If you’re focused on sales, then it’s likely that customer loyalty isn’t a priority. But the truth is that loyalty is more valuable than new customers. When you have loyal customers who have been with you for years, they are highly likely to buy from you again and again. And they will tell their friends about it too.
If your brand doesn’t offer anything unique or special in the marketplace and if many eCommerce sites are selling similar products or services to yours, then selling more products won’t help much. To be successful in this scenario requires lots of traffic or having a great product at an affordable price.
However, if your brand does offer a unique value proposition in the marketplace, then increasing customer loyalty will lead directly to increased sales rather than just trying harder at other kinds of marketing activities like advertising campaigns.
The bottom line. When building an eCommerce business, don’t forget about customer loyalty because this can mean big profits later down the road.
Not Thinking Ahead About Your Hosting Requirements
Google has used speed as a ranking factor since 2010. When prioritizing search results, Google’s search algorithm considers speed. In addition, Google added page speed as a ranking consideration for mobile search results in July 2018.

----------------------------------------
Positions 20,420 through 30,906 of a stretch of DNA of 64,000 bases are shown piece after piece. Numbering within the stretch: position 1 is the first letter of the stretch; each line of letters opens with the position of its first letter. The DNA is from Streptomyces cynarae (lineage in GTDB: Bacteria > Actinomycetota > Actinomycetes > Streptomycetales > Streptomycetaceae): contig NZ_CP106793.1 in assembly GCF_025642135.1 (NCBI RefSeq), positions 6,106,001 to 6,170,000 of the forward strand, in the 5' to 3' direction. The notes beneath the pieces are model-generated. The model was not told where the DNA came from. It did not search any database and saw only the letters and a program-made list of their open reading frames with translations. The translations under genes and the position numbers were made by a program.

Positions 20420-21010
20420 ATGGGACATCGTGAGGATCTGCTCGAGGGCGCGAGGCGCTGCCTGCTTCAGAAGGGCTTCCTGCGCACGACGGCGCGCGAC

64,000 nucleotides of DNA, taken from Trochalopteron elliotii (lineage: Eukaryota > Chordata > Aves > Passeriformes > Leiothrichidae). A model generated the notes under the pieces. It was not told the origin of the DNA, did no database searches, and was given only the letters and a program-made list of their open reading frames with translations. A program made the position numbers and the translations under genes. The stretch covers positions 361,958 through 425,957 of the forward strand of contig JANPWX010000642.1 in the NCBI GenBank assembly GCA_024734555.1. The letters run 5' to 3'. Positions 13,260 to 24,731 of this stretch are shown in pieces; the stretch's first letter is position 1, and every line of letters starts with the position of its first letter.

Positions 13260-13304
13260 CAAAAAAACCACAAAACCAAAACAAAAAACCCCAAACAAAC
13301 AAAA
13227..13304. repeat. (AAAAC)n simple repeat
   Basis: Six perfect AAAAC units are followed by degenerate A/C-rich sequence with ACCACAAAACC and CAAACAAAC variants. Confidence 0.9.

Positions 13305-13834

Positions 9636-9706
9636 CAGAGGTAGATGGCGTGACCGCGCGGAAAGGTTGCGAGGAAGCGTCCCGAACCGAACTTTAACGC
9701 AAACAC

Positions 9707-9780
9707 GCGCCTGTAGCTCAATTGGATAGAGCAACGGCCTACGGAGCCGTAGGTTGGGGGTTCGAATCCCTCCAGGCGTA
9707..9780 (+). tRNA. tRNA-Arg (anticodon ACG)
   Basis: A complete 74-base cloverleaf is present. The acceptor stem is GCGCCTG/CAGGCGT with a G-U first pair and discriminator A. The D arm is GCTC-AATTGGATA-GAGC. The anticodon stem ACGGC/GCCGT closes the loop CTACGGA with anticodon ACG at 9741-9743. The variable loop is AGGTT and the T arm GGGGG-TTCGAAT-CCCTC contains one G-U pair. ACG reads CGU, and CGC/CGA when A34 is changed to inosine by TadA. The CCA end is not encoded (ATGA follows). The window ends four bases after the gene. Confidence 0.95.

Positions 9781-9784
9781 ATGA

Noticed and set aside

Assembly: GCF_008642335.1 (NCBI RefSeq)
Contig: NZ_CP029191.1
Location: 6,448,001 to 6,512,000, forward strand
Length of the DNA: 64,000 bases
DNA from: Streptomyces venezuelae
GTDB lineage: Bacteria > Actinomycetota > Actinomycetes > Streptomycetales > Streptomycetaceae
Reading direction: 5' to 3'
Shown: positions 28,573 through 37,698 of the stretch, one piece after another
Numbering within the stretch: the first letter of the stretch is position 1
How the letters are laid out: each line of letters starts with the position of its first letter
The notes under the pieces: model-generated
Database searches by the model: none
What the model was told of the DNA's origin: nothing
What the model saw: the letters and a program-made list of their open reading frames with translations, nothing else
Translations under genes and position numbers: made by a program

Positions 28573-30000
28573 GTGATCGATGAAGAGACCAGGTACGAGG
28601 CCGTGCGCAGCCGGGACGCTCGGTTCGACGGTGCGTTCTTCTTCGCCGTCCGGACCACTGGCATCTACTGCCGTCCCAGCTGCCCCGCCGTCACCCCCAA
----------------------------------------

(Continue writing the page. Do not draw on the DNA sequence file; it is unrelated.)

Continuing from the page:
When you’re setting up your eCommerce site, you need to think about hosting. You need to make sure that no matter what goes on, your site will be able to handle it.
Your website needs a lot of space and bandwidth to function properly. If you don’t have enough of it, people who go to your website will have trouble loading pages and seeing products because the server is too busy trying to serve all of their requests at once.
If you don’t have enough bandwidth, then either users won’t be able to get through, or the page might load slowly or not at all. And if there isn’t enough processing power on the server itself, then again, slowdowns happen.
Overlooking SEO or Search Engine Marketing
Search Engine Marketing (SEM) is one of the most important areas to consider when launching your eCommerce site. If potential customers want to find your product, they will have a much easier time doing so if you’ve optimized it for search engines. It’s also important to note that SEO isn’t just about keywords but, more broadly, optimizing your site for users and the search engines themselves.
SEO can be expensive. SEM is not something you should take lightly. It’s an ongoing process that requires constant monitoring and maintenance by trained professionals who are familiar with how each algorithm works. It also has an impact on sales or conversions from paid advertising campaigns through paid ads on social media sites like Facebook or Twitter.
SEM is not a magic bullet. Your success depends upon many other factors related directly or indirectly to web traffic, such as content quality/relevance and engagement levels among visitors while they’re on your site. That’s the number of pages visited per session/time spent, etc.
Not Having a Solid Business Plan with Financial Forecasts
To achieve success, you need to have a solid business plan. Your business plan should be based on realistic assumptions and reviewed regularly. As your business evolves, you must update your plan accordingly.